MOORE, Thomas. Moore’s Irish Melodies. Illustrated by Daniel Maclise [WITH PROOF PLATES]


1 in stock

London: Printed for Longman, Brown, Green, and Longmans, Paternoster-Row, 1846. Quarto. pp. iv, 280. Bound in contemporary full green morocco, covers blocked in gilt to a panel design, board edges ruled in gilt; turn-ins gilt; cream endpapers. Spine divided into six panels by five gilt raised bands, title in gilt direct in the second, the remainder tooled in gilt to a centre-and-corner design with Shamrocks in centre; green and gold endbands. Bookplate of Robert J. Hayhurst on front pastedown. All edges gilt. Occasional mild spotting. A near fine and attractive copy.
Moore’s parents were staunch nationalists and his boyhood and youth coincided with a world revolutionary period; the war of American Independence had concluded and the French Revolution was in full flood. These movements which resulted in each case in a republican form of government were looked upon as hopeful events for the liberation of Ireland and the establishment of an Irish Republic. It is reported in the poet’s memoir that being taken by his father to a public dinner in Dublin to celebrate the French Revolution he sat on the knee of the Irish patriot and revolutionary Napper Tandy while the toast “May the breezes of France fan the Irish oak to verdure” went round amidst enthusiastic and triumphant cheering. The social atmosphere of his home was likewise strongly charged with patriotism and a bitter hatred of the excesses of English despotism. Here too were often gathered his student friends who were deep in the revolutionary movement of 1798 although they were too young to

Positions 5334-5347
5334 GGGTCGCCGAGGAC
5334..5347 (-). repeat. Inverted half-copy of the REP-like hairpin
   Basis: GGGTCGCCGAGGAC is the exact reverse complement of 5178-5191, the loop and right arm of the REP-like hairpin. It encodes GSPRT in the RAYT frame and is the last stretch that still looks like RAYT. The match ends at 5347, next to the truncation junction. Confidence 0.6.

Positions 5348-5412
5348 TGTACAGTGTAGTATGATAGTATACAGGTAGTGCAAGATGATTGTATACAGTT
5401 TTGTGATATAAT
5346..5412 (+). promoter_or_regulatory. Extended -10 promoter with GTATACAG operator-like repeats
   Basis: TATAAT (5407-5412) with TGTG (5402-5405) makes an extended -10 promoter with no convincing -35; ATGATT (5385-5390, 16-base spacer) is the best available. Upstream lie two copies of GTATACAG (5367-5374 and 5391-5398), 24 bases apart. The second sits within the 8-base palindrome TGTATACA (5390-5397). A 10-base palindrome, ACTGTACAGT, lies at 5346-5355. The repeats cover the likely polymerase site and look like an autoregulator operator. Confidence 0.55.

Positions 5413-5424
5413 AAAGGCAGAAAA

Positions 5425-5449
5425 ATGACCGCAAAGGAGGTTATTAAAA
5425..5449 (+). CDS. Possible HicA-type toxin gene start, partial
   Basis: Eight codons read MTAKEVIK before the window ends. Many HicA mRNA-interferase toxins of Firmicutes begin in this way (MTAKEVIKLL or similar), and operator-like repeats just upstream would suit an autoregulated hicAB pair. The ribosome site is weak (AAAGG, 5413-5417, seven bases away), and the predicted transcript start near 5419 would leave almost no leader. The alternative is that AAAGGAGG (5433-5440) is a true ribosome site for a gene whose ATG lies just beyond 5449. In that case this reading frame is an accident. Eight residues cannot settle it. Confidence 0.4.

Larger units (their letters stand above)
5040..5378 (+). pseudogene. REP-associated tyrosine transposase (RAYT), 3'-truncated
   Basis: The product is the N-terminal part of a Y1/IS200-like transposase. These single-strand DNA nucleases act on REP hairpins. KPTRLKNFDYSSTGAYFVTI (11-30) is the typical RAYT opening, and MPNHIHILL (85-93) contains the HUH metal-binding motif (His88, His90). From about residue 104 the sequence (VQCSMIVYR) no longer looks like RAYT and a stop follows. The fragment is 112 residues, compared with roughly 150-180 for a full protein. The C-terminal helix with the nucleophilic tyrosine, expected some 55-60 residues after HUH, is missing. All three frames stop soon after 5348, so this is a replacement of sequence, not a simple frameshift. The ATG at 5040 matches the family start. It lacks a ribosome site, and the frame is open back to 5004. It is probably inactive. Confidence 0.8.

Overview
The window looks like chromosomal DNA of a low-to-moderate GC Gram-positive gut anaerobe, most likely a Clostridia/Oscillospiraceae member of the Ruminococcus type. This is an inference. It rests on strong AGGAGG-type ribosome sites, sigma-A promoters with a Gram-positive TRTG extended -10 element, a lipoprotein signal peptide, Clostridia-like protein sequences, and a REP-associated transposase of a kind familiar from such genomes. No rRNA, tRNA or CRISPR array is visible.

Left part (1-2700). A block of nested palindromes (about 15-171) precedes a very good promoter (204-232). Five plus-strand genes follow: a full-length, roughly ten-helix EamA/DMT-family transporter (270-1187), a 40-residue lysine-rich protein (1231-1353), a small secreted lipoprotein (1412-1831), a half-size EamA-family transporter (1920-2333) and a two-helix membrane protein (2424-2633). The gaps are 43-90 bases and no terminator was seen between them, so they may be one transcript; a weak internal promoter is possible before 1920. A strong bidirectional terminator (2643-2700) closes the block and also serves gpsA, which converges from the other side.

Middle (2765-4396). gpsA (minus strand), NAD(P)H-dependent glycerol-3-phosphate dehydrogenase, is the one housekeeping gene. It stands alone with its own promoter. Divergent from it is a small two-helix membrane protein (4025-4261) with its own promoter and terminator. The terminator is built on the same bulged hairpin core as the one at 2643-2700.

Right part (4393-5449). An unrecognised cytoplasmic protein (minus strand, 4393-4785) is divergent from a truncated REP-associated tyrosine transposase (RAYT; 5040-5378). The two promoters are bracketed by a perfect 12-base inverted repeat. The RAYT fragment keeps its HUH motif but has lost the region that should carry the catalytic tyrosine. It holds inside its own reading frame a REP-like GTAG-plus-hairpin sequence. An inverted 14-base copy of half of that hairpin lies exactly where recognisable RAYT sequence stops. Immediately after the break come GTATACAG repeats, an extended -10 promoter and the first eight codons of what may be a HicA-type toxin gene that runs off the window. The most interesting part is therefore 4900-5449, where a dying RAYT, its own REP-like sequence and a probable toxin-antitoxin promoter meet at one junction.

take part in it; amongst them were Robert Emmet, two years his senior, Edward Hudson, and the brothers Brown. It was on one of these evenings that Moore composed the stirring poem :
“Let Erin remember the days of old
Ere her faithless sons betray’d her
When Malachi wore the collar of gold
Which he won from her proud invader
When her kings, with standard of green unfurl’d
Led the Red-Branch Knights to danger
Ere the emerald gem of the western world
Was set in the crown of a stranger”.



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